RENO, Nev. (AP) - Nevada coach Mark Fox figures the young Wolf Pack did pretty well this season for a team that suddenly found itself without the star center of an otherwise small front line who now regularly shows up in NBA highlight.
"We've played 95 or 96 seasons of basketball at this school and have 11 20-win seasons," Fox said. "So, I think we were able to join that group and I'm very proud of that."
Nevada posted a 21-13 record for its sixth consecutive 20-win season, finished second in the Western Athletic Conference and earned a postseason berth - albeit in the CBI - for the sixth straight time before ending the 2008-09 campaign Tuesday night with a 79-77 loss to Texas-El Paso.
But the absence of a big man in Nevada's lineup this year has been a recurring concern since 7-foot JaVale McGee decided last spring to bolt for the NBA and was drafted in the first round by the Washington Wizards after just two seasons slamming home dunks and swatting blocks at the Lawlor Events Center.
"I think with another early entry into the draft this team was certainly younger than we planned, smaller than we planned," Fox said. "But they were able to improve. And I was really proud of their improvement throughout the year."
"I think with JaVale leaving we were over scheduled because we were anticipating he'd be here. And we had a lot of public growing pains ... but that will all make us better and I'm proud of them for that," he said.
Guard Lyndale Burleson, named to the WAC's all-defensive team for the second year in a row, was the lone senior on this year's team.
Freshman Luke Babbitt, a 6-foot-9 forward, sophomore Armon Johnson, a 6-foot-3 guard, both were named to the first team of the
all-WAC squad and again will be the core of next year's team.
Babbitt, a McDonald's all-American his senior year at Reno's Galena High School, averaged 17 points and seven rebounds per game. He set Nevada's all-time freshman scoring record and ranked among the top two or three freshman in the country in scoring.
Fox noted that Babbitt struggled with a back injury the last two games but still managed his fourth double-double with 20 points and 10 rebounds in the loss to UTEP. He scored a career-high 30 points in Nevada's 77-68 win over Louisiana Tech in the WAC tourney semifinal.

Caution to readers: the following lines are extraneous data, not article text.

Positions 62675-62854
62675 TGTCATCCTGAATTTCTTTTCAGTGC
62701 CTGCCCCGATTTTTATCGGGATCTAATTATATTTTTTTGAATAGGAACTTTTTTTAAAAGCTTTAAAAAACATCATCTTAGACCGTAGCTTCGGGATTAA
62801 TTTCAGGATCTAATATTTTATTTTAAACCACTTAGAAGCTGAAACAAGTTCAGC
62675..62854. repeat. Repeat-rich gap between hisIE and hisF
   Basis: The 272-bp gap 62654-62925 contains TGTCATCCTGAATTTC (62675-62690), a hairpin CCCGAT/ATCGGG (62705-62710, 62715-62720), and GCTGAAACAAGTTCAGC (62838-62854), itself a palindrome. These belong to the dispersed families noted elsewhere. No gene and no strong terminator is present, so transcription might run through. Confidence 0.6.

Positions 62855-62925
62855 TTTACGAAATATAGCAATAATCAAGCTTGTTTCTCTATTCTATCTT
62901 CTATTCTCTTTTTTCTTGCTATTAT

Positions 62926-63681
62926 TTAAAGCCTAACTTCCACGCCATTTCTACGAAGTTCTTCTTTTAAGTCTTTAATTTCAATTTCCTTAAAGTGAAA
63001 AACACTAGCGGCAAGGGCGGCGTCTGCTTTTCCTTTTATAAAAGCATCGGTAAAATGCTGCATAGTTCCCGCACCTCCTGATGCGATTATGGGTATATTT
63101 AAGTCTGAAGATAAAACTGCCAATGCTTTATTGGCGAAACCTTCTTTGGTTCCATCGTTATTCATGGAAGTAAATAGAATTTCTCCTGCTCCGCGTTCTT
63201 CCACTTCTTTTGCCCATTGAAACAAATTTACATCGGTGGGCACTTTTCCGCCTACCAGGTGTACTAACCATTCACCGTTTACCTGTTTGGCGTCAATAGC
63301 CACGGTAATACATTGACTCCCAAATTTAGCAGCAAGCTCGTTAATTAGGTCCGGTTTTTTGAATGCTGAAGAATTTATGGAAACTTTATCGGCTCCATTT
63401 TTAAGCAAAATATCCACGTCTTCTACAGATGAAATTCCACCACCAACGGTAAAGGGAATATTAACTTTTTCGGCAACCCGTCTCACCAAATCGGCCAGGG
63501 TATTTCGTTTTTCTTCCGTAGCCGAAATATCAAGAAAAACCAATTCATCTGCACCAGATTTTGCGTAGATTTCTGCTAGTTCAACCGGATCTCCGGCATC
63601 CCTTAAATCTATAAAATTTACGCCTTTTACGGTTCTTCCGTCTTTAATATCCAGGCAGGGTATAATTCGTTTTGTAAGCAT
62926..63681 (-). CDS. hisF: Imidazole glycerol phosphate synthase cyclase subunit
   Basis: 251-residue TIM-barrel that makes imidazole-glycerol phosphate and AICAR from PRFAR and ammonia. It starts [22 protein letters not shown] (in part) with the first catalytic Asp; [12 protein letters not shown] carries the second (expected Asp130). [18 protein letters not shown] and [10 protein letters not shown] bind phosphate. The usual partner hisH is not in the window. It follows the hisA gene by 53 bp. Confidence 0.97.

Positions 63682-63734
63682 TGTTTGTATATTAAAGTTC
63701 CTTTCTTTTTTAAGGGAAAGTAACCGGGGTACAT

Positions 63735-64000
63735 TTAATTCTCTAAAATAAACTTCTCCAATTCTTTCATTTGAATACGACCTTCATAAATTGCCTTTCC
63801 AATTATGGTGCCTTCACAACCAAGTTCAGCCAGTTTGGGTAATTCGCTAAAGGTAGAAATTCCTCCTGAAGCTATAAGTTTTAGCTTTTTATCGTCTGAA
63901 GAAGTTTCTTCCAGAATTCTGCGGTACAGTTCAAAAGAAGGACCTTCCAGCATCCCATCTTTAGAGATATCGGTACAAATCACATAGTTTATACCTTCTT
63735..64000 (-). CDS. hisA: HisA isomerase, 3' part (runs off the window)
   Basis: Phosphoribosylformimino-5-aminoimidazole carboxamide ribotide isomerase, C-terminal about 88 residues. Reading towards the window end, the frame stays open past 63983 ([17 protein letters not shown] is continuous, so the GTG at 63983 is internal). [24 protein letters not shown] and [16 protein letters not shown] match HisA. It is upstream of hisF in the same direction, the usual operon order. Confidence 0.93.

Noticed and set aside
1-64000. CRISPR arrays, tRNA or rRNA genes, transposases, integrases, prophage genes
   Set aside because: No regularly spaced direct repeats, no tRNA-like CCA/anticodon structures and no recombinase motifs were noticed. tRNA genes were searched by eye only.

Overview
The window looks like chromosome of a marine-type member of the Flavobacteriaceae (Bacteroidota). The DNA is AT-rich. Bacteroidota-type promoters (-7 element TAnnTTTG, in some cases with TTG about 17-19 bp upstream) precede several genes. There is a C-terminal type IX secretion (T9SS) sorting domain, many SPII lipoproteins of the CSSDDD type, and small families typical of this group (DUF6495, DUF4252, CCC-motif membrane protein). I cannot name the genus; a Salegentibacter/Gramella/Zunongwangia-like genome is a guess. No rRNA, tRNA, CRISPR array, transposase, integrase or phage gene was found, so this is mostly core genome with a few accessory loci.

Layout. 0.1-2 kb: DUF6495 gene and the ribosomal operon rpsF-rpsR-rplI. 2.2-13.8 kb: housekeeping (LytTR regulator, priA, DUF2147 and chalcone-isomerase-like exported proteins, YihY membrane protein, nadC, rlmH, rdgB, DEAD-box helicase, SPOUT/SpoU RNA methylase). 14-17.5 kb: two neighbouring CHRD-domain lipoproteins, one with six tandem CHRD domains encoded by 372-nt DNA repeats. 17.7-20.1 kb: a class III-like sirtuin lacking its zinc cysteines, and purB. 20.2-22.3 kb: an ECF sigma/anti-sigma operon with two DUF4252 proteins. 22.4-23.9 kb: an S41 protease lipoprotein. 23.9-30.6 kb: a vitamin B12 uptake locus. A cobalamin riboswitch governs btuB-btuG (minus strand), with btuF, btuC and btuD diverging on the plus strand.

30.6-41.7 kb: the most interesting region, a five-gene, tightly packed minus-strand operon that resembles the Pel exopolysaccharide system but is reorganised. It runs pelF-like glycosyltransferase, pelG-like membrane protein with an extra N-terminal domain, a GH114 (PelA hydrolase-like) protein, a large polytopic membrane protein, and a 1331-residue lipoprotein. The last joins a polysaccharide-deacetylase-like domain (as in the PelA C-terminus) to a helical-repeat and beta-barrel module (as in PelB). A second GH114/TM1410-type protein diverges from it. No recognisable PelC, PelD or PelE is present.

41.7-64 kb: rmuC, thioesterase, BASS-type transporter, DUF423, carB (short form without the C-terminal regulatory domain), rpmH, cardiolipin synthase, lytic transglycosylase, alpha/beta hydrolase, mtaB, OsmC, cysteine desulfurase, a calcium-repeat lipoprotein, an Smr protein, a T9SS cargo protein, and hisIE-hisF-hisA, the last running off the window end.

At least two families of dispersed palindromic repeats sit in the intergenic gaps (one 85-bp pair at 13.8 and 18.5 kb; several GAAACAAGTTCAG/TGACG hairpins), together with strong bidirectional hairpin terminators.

"He had a phenomenal freshman year," Fox said. "He was an impact player and had to learn everything on the job. He had no other player up front to teach him. He and Dario and Ahyaro learned everything on the job and that is extremely difficult."
Talking to reporters after the final game, Fox likened it to trying to learn to operate a television camera on the fly.
"I don't know how complicated it is to run that camera, but if you put me behind that camera and told me to learn it while we're on the air, you probably wouldn't have a very good broadcast," he said.
In addition to the Babbitt-Johnson tandem, Brandon Fields, a 6-foot-4 guard, and Joey Shaw, a 6-foot-6 forward, return for their senior years next fall.
The play of three freshman forwards also gives reason for some optimism.
Malik Cooke, at 6-foot-6, started every game and steadily improved throughout the season, averaging nearly 10 points and six rebounds a game.
Dario Hunt, who at 6-foot-8 is the closest thing to a center on the roster, started most games and while he only averaged four points and four rebounds, he also blocked two shots per contest.
Ahyaro Phillips, 6-foot-8, also saw his playing time increase as the season went on as he became more of a force on the boards.
Nevada's 2009 recruiting class includes a pair of big men - Steven Bjornstad, a 6-foot-10 center from Columbia, Wash.; and Devonte Elliott, a 6-foot-8 power forward from Paramount, Calif.
Babbitt said he's looking forward to next season.
"I think as a team we've really grown," he said, adding that the credit for that goes to Burleson.
"He's been a great leader. Hopefully that will really show next year even though he won't be here. Hopefully that will really help us as a team," Babbitt said.
Fox agreed. He said Burleson had "a huge impact on our program." "He established a practice habit and a spirit for the young guys who had no idea how to function at this level."